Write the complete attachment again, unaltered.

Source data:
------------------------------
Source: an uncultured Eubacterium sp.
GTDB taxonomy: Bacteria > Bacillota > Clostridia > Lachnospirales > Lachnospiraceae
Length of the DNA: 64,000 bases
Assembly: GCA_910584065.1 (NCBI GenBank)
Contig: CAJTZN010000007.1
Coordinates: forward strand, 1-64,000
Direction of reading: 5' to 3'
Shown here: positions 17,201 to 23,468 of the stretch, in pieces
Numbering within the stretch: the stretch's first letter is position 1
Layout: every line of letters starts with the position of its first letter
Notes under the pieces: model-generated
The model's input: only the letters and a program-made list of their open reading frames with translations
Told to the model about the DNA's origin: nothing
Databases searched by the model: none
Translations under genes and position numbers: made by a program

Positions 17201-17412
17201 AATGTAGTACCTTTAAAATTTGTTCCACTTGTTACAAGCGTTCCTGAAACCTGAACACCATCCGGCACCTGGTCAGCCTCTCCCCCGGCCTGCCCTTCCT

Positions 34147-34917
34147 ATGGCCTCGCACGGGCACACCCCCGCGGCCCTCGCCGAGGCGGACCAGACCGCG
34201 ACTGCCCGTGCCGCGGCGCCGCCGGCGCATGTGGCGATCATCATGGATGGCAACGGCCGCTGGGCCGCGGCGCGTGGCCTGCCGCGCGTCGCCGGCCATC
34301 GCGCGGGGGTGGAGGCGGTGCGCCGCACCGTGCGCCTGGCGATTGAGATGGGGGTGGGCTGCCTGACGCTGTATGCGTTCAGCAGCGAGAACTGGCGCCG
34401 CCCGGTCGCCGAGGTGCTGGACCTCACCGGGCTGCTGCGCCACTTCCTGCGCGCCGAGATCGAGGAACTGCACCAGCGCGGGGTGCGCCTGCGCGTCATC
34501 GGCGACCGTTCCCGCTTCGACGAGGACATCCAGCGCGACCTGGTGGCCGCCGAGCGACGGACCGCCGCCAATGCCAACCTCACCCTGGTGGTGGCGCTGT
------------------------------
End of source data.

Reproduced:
Source: an uncultured Eubacterium sp.
GTDB taxonomy: Bacteria > Bacillota > Clostridia > Lachnospirales > Lachnospiraceae
Length of the DNA: 64,000 bases
Assembly: GCA_910584065.1 (NCBI GenBank)
Contig: CAJTZN010000007.1
Coordinates: forward strand, 1-64,000
Direction of reading: 5' to 3'
Shown here: positions 17,201 to 23,468 of the stretch, in pieces
Numbering within the stretch: the stretch's first letter is position 1
Layout: every line of letters starts with the position of its first letter
Notes under the pieces: model-generated
The model's input: only the letters and a program-made list of their open reading frames with translations
Told to the model about the DNA's origin: nothing
Databases searched by the model: none
Translations under genes and position numbers: made by a program

Positions 17201-17412
17201 AATGTAGTACCTTTAAAATTTGTTCCACTTGTTACAAGCGTTCCTGAAACCTGAACACCATCCGGCACCTGGTCAGCCTCTCCCCCGGCCTGCCCTTCCT

Positions 34147-34917
34147 ATGGCCTCGCACGGGCACACCCCCGCGGCCCTCGCCGAGGCGGACCAGACCGCG
34201 ACTGCCCGTGCCGCGGCGCCGCCGGCGCATGTGGCGATCATCATGGATGGCAACGGCCGCTGGGCCGCGGCGCGTGGCCTGCCGCGCGTCGCCGGCCATC
34301 GCGCGGGGGTGGAGGCGGTGCGCCGCACCGTGCGCCTGGCGATTGAGATGGGGGTGGGCTGCCTGACGCTGTATGCGTTCAGCAGCGAGAACTGGCGCCG
34401 CCCGGTCGCCGAGGTGCTGGACCTCACCGGGCTGCTGCGCCACTTCCTGCGCGCCGAGATCGAGGAACTGCACCAGCGCGGGGTGCGCCTGCGCGTCATC
34501 GGCGACCGTTCCCGCTTCGACGAGGACATCCAGCGCGACCTGGTGGCCGCCGAGCGACGGACCGCCGCCAATGCCAACCTCACCCTGGTGGTGGCGCTGT